Procurement (Versus?) The Business

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At a recent dinner I was joined by a Senior Leader in Local Government, a CEO of a SME and a VP of HR for an icon global company. The subject of the Procurement Dept. arose and their individual response were quite concerning … “Don’t get me going!”, What is the value they are meant to bring?” and “I’m fed up with them meddling in my business!

If Procurements value is meant to be for these leaders of industry, their response indicates something is going terribly wrong.

Customer first
One of the most common complaints I hear about procurement is it does not listen to its customers. This is typically in response to Procurement selecting a different supplier than the one the business unit desired.

If we review the typical scenario it looks like this: The business unit has an existing relationship with a supplier, trust is established and a strong work ethic of collaboration is prominent. The contract is ending and the business unit is required (because of policy) to involve procurement in the re-tender. Procurement undertake its own evaluation of the market and based on savings, awards to an alternative supplier.

Business Units View of the situation:
The budget is coming from the business unit, they know who they want to work with and yet Procurement decided to ignore this. We now need to re-built trust and establish relationships which takes time and effort that we cannot afford. We know money is important but so is taking the bigger picture into consideration.

Business Units View of the situation:
Procurements raison d’être is to save money, the tender delivered a supplier who can deliver the requirement at a lower cost.

The Impasse:
Depending on your point of view both parties are correct, yet this is far from where it should be. There is little/no relationship between Procurement and the business leaders, a situation all too common in most organisations.

Those of you within Public Sector procurement may feel this is not your issue, as you are dealing with public funds and have to follow Public Sector procurement rules e.g. the Most Economically Advantageous Tender (MEAT). My advice would be to read on, consider the message within the article and apply it as appropriate.

An Alternative Outcome for both Procurement and the Business:
The business unit knows the supplier they would prefer yet Procurement still take on the tendering, as before. At the end of the tendering exercise the Procurement team return to the business unit and explain the business unit’s options:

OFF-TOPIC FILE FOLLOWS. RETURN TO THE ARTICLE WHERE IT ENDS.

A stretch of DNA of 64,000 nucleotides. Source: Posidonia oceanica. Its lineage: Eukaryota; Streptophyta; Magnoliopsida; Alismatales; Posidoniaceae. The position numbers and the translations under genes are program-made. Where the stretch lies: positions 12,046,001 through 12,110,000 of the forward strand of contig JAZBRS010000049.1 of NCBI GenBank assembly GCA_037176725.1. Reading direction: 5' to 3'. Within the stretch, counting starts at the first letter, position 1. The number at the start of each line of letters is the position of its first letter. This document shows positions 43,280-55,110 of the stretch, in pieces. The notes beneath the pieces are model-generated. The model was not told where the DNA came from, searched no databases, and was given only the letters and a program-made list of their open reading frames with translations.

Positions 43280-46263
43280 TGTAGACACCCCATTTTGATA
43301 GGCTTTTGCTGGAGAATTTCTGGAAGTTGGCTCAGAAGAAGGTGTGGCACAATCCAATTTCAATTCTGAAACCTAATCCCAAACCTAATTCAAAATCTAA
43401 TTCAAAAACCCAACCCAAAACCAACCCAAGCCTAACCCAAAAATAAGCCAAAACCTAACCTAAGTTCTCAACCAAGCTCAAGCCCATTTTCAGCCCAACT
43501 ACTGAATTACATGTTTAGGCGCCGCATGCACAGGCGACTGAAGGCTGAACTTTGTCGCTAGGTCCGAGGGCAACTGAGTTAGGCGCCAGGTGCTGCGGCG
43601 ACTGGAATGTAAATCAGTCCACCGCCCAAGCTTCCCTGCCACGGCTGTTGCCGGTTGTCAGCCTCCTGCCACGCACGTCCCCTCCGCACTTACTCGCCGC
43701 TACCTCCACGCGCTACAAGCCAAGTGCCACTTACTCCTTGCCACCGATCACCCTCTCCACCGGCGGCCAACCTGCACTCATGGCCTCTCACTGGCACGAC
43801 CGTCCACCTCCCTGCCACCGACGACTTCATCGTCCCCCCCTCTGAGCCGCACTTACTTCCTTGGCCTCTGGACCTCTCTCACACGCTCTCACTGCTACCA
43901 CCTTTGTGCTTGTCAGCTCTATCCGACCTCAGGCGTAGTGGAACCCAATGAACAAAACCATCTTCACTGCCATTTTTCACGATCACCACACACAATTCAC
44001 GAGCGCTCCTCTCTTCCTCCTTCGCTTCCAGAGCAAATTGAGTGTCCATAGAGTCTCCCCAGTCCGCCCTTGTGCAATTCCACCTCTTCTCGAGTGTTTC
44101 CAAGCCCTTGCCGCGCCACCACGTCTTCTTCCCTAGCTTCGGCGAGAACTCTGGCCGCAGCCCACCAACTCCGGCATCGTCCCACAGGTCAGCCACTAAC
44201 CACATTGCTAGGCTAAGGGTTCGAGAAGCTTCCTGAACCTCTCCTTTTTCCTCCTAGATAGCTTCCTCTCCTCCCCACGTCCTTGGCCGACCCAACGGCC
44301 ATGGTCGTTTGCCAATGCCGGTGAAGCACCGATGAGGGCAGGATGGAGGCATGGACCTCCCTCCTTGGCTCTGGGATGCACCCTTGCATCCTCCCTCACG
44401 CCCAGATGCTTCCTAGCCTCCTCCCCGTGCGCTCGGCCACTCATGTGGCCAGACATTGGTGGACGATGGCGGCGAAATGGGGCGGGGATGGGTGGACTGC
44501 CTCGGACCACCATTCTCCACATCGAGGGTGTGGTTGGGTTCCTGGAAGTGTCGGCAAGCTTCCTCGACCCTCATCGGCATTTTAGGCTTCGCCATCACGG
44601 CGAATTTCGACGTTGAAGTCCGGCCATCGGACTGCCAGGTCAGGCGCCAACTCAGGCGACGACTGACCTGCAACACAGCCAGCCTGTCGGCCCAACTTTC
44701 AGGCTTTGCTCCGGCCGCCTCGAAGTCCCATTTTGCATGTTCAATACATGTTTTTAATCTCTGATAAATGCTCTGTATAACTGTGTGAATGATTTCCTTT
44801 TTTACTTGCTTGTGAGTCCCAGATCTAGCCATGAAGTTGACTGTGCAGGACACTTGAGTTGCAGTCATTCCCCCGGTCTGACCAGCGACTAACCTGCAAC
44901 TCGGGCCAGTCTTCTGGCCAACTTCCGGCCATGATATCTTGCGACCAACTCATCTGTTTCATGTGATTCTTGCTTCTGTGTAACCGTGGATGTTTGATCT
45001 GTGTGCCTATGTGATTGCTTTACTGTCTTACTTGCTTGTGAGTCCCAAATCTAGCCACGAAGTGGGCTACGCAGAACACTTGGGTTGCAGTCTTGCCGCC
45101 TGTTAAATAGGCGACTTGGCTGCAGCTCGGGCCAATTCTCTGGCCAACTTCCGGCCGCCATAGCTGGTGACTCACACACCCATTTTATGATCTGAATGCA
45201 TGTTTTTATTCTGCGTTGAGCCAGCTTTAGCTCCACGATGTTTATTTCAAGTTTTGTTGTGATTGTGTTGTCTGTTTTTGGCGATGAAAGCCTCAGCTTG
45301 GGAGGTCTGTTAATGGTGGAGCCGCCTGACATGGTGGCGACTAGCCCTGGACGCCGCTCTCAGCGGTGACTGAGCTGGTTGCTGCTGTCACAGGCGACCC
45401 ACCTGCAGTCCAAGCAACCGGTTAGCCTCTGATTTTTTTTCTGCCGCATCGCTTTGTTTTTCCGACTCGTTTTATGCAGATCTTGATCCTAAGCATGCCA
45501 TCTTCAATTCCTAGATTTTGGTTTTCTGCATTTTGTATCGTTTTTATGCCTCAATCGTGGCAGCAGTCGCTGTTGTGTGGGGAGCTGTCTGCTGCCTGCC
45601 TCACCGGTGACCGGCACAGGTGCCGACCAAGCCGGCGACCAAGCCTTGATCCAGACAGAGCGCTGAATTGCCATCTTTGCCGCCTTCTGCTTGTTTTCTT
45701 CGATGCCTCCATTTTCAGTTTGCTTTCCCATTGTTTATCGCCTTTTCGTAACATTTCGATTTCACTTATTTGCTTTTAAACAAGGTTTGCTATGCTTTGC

1. A new supplier has been identified who could undertake the contract, with potential savings.
  2. Utilise the existing supplier, accepting the associated costs
  3. Procurements recommendation: (Option 1 or 2)

It is then up to the business to select the option they desire. If the CFO has an issue then it’s up to the Business unit and the CFO to have that discussion. The business unit feels procurement is supporting their needs, listening to their requirements whilst also providing advice and guidance. Procurement is still undertaking the tender, optomising savings whilst supporting the businesses ongoing success.

This scenario was to demonstrate how something so simple can go so terribly wrong without anyone being at fault. The alternative outcome was just a demonstration of what happens when attitudes change, not a statement of procurement process.

Over the years Procurement has become out of touch with its customers, resulting in a focus on price above all others. Now that procurement is trying to find ways to rebuild its relationships with the business, it is struggling. There are calls for procurement to become more responsive and flexible which may add a degree of value, but until procurement supports its customers it may struggle to gain business support.

It’s time for a change in strategy, Procurement needs to acknowledge its value is in supporting and guiding the business not dictating business strategy. To move up the stack from being just a process towards adding value, means reconnecting with your customer’s needs. Ask any procurement person if they believe they are doing a great job and you will get a positive result, now ask the business units if they believe procurement is doing a great job, their response talks for itself.

Procurement has a fantastic opportunity to become a critical element of any company’s ongoing success, if you want to be that person then maybe it’s time to
re-evaluate who are procurements customers and what procurements value really is!

Author: Mike Robertson
Mike works with Procurement teams in transforming the value procurement delivers into their organisation.